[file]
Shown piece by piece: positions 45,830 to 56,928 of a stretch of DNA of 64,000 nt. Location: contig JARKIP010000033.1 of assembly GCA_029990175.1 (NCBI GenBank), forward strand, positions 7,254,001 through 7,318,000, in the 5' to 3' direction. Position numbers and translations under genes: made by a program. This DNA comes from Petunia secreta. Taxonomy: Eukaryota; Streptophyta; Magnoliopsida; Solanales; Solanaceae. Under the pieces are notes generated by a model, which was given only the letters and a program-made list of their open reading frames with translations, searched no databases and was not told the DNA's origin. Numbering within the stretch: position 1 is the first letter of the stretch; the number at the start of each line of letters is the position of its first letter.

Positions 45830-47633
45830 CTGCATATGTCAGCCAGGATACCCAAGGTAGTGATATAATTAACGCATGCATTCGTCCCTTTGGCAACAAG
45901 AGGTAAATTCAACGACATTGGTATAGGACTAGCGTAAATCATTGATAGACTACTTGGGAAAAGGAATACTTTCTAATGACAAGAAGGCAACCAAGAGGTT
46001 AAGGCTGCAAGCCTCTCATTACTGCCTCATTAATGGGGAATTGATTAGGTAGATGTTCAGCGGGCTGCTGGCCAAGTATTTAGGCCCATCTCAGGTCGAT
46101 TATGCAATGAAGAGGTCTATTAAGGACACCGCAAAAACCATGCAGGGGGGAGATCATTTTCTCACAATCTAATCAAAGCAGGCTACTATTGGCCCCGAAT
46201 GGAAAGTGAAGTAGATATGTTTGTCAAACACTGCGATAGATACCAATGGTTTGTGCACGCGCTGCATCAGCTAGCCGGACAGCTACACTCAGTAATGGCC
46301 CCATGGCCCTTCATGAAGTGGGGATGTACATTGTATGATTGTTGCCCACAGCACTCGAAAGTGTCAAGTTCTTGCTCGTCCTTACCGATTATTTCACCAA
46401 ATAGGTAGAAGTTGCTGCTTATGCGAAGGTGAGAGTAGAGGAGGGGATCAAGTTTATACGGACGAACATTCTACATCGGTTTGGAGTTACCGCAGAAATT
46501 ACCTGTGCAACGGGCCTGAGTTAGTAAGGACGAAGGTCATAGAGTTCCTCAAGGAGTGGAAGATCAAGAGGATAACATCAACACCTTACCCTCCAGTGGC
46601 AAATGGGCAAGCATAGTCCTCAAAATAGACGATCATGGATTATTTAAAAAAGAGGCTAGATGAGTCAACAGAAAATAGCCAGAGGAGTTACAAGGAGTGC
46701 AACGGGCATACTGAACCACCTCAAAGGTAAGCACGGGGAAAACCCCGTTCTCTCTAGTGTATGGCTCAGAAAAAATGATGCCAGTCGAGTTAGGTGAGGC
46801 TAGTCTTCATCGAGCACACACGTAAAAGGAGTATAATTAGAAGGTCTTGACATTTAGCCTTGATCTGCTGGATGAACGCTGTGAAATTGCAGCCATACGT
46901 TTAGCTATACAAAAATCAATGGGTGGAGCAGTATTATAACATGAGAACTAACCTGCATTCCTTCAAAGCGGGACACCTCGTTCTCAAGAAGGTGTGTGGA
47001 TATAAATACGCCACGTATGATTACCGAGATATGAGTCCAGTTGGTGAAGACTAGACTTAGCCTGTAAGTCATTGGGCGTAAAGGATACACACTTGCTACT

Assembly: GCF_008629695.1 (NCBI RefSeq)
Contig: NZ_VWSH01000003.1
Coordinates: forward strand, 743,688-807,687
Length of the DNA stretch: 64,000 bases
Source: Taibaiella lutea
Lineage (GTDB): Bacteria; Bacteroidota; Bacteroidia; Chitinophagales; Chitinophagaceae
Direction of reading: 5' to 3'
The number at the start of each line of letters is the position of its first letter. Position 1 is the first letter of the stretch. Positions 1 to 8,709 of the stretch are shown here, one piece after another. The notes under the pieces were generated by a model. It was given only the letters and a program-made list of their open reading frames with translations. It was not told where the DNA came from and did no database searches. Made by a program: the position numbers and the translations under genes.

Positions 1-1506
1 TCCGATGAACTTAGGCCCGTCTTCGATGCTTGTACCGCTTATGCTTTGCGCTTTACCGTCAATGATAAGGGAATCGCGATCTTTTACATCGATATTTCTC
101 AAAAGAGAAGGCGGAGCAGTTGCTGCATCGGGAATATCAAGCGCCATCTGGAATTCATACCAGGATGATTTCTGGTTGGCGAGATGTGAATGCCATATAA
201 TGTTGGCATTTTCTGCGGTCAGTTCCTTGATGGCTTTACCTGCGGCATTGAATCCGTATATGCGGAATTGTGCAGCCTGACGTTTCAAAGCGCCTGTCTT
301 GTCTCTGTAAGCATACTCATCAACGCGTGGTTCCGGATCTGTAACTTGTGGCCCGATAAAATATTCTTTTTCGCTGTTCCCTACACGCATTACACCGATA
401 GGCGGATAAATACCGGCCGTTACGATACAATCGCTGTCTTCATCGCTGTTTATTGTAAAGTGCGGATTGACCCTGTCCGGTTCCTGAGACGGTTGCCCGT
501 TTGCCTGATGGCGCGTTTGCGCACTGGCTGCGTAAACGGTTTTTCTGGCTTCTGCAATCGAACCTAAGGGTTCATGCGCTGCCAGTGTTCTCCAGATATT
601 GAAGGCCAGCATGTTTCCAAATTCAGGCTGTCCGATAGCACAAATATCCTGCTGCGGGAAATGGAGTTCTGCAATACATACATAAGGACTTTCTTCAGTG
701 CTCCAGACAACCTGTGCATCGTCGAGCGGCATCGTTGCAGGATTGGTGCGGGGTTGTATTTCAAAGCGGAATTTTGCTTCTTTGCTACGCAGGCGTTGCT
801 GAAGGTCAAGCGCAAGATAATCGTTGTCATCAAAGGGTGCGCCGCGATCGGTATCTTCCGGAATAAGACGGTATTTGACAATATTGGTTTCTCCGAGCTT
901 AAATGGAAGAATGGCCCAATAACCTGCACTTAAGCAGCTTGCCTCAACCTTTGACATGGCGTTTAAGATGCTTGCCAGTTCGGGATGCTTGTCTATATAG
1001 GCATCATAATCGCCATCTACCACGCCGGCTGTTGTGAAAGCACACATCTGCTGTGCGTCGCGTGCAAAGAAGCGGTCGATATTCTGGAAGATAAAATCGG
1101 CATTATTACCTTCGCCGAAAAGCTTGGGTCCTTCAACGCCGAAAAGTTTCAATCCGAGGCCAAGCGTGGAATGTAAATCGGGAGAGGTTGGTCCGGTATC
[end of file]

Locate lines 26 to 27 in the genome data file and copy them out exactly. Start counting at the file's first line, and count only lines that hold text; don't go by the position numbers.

101 AAAAGAGAAGGCGGAGCAGTTGCTGCATCGGGAATATCAAGCGCCATCTGGAATTCATACCAGGATGATTTCTGGTTGGCGAGATGTGAATGCCATATAA
201 TGTTGGCATTTTCTGCGGTCAGTTCCTTGATGGCTTTACCTGCGGCATTGAATCCGTATATGCGGAATTGTGCAGCCTGACGTTTCAAAGCGCCTGTCTT